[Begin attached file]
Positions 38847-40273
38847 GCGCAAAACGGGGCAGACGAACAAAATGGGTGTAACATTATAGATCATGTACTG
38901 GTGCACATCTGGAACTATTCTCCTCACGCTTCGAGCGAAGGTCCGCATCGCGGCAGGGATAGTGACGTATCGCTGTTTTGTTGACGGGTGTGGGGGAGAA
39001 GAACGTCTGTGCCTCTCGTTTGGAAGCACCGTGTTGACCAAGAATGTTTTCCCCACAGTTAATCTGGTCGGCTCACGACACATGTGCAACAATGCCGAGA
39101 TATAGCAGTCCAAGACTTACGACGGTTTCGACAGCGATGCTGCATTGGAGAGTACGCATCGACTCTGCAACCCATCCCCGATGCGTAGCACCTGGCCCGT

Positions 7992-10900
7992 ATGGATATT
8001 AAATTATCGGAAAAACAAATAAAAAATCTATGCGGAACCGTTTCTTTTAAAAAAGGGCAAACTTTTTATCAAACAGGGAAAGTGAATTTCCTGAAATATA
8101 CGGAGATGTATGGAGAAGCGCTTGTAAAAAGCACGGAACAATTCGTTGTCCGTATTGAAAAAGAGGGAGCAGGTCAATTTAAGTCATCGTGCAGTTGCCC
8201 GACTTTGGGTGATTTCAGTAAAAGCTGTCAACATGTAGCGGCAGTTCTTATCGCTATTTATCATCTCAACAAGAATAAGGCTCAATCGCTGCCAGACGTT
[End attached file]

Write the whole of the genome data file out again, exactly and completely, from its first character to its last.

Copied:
Positions 38847-40273
38847 GCGCAAAACGGGGCAGACGAACAAAATGGGTGTAACATTATAGATCATGTACTG
38901 GTGCACATCTGGAACTATTCTCCTCACGCTTCGAGCGAAGGTCCGCATCGCGGCAGGGATAGTGACGTATCGCTGTTTTGTTGACGGGTGTGGGGGAGAA
39001 GAACGTCTGTGCCTCTCGTTTGGAAGCACCGTGTTGACCAAGAATGTTTTCCCCACAGTTAATCTGGTCGGCTCACGACACATGTGCAACAATGCCGAGA
39101 TATAGCAGTCCAAGACTTACGACGGTTTCGACAGCGATGCTGCATTGGAGAGTACGCATCGACTCTGCAACCCATCCCCGATGCGTAGCACCTGGCCCGT

Positions 7992-10900
7992 ATGGATATT
8001 AAATTATCGGAAAAACAAATAAAAAATCTATGCGGAACCGTTTCTTTTAAAAAAGGGCAAACTTTTTATCAAACAGGGAAAGTGAATTTCCTGAAATATA
8101 CGGAGATGTATGGAGAAGCGCTTGTAAAAAGCACGGAACAATTCGTTGTCCGTATTGAAAAAGAGGGAGCAGGTCAATTTAAGTCATCGTGCAGTTGCCC
8201 GACTTTGGGTGATTTCAGTAAAAGCTGTCAACATGTAGCGGCAGTTCTTATCGCTATTTATCATCTCAACAAGAATAAGGCTCAATCGCTGCCAGACGTT